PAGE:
For the hell of it

Terry Eagleton

  • In Praise of Meekness: Essays on Ethics and Politics by Norberto Bobbio, translated by Teresa Chataway
    Polity, 186 pp, £50.00, October 2000, ISBN 0 7456 2309 3

The political Left has always had trouble with ethics, in theory as well as in practice. The practical problems hardly need recounting. It was one of the great tragedies of the 20th century that socialism proved least possible where it was most necessary. A vision of human emancipation which presupposed for its success all the precious fruits of modernity – material wealth, liberal traditions, a flourishing civic society, an educated populace – became instead the guiding light by which wretchedly impoverished nations bereft of such benefits sought to throw off their chains. Shunned by those well-heeled nations who might have smoothed their path to freedom, they marched their people into modernity at gunpoint, with criminal consequences. One would not describe Fascism as tragic, whatever the tragic destruction to which it gave birth. But Stalinism was tragedy of a classical kind, as the noble intentions of socialism were deflected into their opposites in that fatal inversion which Aristotle calls peripeteia.

The theoretical problems were less catastrophic, though just as severe. Marx, for example, could never decide whether ethics was what he was up to in his own work, or a bourgeois mystification implacably opposed to it. If he sometimes appeals to notions of justice, denouncing the wage-relation as ‘robbery’, he more often dismisses moral ideas as ideological baggage, superstructural fictions by which our rulers aim to sweeten their sovereignty. There would be no need for justice in a Communist society, since the very concept implies a scarcity which would have been surpassed. Morality, rather as for Nietzsche, belongs to prehistory; it is a child of the realm of necessity, and there will be no place for it in the kingdom of freedom.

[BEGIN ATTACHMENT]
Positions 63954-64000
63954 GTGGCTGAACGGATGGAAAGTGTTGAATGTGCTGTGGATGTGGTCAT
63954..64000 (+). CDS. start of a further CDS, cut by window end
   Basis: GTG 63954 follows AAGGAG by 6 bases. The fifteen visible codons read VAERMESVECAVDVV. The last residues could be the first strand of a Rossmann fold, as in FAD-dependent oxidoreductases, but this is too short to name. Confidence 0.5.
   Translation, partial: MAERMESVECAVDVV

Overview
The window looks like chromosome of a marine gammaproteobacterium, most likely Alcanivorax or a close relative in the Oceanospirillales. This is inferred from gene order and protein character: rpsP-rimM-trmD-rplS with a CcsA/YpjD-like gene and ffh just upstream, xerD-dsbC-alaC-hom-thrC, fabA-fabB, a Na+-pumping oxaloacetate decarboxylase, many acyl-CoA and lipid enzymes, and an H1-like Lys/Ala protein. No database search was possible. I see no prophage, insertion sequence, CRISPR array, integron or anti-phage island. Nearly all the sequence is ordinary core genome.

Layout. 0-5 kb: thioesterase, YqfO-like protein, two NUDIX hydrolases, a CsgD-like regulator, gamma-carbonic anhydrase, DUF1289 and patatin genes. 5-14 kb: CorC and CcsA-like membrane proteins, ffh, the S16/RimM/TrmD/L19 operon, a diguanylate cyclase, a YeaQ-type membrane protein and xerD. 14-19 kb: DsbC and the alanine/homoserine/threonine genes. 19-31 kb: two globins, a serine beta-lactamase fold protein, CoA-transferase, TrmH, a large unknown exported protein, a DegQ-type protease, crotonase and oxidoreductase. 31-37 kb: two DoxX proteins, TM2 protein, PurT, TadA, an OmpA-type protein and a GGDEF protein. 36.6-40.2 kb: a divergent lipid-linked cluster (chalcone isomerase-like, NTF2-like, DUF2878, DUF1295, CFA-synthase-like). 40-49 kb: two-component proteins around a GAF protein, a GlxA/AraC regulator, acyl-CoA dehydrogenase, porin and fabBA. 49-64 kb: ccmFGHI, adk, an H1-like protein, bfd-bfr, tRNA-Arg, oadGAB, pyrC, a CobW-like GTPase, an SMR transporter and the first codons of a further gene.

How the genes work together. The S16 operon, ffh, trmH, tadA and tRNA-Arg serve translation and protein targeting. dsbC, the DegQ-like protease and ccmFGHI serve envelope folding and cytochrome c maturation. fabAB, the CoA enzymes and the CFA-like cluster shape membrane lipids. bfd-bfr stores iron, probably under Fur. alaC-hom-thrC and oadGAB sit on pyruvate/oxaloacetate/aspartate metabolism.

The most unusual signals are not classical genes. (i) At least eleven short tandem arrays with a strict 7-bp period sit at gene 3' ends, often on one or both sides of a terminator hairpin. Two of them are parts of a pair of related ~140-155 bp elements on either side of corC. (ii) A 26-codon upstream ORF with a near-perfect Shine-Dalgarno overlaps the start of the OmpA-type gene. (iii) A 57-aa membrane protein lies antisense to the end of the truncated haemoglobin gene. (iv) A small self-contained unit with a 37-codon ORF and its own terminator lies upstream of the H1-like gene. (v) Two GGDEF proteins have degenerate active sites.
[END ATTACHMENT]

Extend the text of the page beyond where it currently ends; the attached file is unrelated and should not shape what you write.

Marx’s contempt for morality is especially ironic, since he himself was a moralist in the most classical sense of the term. As Norman Geras has remarked, Marx believed in moral notions, but he did not know that he did. He did not know it because he wrongly identified morality with bourgeois moralism, which he quite rightly rejected. He was, in short, too respectful of his opponents’ formulations, rather as some unwary leftists today disown ‘tradition’ because they are thinking of the Changing of the Guard rather than the Chartists. Moralism is the belief that there exists a realm of specifically moral questions, but as Aristotle understood, there is no autonomously ‘moral’ issue which can be abstracted from the complex institutional life of the polis. It is only the modern age which has come up with this alienated view, just as it holds that there is something called the aesthetic which is not only independent of the social, but more or less its antithesis. Aristotle observes at the beginning of his Ethics that there is a science which deals with the supreme good, and then tells us – surprisingly, given the title of his book – that its name is politics.

Marx was a closet Aristotelian, and a traditional moralist just because he set questions of justice, equality and the like in their social and historical contexts. If this made it fatally easy for him to relativise them away, it also saved him from the Modernist error of those for whom adultery is a moral affair but public ownership a political one, for whom ethics is what you do in bed, and politics or economics what you do when you get out of bed. But Marx is an Aristotelian also because he sees ethics in terms of virtues rather than obligations. Like Aristotle, he recognises that the good life is all about enjoying yourself, that the end of human life is happiness or well-being, and that this involves a many-sided flourishing, realising your historically-bred powers and capacities to the full. It is this which class-society forestalls, and what it forestalls it with, among other weapons, is morality. Freud would later identify moral ideology, or the superego, as a kind of sickness, a frenzied sadistic idealism which drives us to self-destruction in the name of righteousness.

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